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EAT WELL TO AVOID INFLAMMATION

It’s the first line of defence against infection and repairs bodily harm, but there’s another side to inflammation that threatens rather than protects our overall health

Negative as the word sounds, inflammation is actually our body’s natural reaction to burns, infections and injuries. It’s a normal immune system defence and kicks in when our bodies are under attack.

However, scientific research shows that in some people this defence mechanism doesn’t switch off, which means the body’s defences turn in on themselves, attacking our good health. Scientists believe this puts us more at risk of developing conditions such as type 2 diabetes and Alzheimer’s, cancer and heart disease. This happens when the acute inflammation that our body uses to fight infections turns into life-changing chronic inflammation (see The different types on p27).

Scientific findings on chronic inflammation

• In obese people, inflammatory proteins triggered in the enlarged fat cells have been linked to metabolic conditions such as insulin resistance.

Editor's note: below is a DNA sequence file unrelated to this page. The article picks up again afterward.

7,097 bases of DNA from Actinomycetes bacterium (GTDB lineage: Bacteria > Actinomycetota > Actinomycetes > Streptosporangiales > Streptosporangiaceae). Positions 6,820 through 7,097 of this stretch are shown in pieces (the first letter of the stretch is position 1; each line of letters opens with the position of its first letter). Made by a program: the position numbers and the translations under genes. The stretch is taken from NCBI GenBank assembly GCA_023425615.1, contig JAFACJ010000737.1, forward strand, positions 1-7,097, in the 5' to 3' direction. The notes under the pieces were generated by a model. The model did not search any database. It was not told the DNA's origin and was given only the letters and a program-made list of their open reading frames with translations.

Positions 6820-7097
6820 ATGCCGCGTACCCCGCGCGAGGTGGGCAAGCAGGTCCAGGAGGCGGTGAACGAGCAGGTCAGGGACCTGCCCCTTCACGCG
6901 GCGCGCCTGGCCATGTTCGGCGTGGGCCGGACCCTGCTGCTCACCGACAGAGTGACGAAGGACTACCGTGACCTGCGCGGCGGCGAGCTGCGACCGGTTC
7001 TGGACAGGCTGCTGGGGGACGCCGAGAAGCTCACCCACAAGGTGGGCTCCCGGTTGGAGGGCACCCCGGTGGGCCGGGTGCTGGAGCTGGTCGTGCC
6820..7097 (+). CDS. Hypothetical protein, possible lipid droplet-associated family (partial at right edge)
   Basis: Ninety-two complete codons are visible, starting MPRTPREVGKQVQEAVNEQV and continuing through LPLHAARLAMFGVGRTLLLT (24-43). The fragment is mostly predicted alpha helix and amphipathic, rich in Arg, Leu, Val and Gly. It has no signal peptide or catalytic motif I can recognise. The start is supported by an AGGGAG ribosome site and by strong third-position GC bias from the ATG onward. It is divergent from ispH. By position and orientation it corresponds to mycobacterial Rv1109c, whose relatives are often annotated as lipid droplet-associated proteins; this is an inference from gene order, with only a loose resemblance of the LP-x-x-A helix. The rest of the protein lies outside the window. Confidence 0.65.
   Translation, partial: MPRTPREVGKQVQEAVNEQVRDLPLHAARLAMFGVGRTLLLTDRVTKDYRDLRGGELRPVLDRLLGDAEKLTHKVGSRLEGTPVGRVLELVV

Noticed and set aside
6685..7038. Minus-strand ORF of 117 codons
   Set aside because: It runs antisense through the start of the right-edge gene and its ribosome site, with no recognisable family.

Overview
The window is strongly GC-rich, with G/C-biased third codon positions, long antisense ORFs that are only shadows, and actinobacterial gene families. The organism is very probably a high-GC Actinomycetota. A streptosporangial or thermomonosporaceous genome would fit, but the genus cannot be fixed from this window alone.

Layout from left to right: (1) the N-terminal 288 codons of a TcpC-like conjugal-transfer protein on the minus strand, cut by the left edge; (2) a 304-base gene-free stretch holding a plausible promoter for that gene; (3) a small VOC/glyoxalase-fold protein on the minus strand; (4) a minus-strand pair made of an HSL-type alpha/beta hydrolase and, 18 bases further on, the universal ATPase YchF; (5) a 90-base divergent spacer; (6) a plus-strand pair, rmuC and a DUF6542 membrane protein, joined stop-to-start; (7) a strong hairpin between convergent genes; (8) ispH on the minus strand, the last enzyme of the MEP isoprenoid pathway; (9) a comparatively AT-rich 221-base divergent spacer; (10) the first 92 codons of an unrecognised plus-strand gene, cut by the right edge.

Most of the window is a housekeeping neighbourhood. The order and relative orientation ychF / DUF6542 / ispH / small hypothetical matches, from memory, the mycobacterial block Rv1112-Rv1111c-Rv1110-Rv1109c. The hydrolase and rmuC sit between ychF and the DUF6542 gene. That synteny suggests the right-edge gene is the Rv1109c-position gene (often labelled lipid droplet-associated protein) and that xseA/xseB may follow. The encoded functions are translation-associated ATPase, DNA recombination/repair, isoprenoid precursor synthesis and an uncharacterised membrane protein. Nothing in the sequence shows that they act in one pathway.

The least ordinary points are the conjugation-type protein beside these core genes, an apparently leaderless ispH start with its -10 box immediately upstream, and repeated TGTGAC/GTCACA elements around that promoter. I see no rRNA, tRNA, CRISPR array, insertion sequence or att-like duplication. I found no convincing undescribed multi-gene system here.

• Cancerous tumours can set off an immune response causing inflammatory chemicals to fuel tumour growth.

• Recent studies into Alzheimer’s disease have revealed that higher numbers of microglia, a group of immune cells, linger in sufferers’ brains than in those with a healthy brain.

• Research has found chronic inflammation influences the formation of artery-blocking clots, which are the ultimate cause of heart attacks and many strokes.

• A new school of thought also links depression to a physiological response, rather than treating it as a state of mind. Earlier this year, scientists at King’s College London found a link between blood inflammation and increased oxidative stress on the brain, which disrupts brain signalling and leads to depressive symptoms. Now researchers are keen to explore whether this inflammatory response in the brain is the reason antidepressants (which target the emotion neurotransmitters in the brain) are ineffective in some patients. They also want to find out whether certain people are more susceptible to inflammation because of genetics, stress or both.

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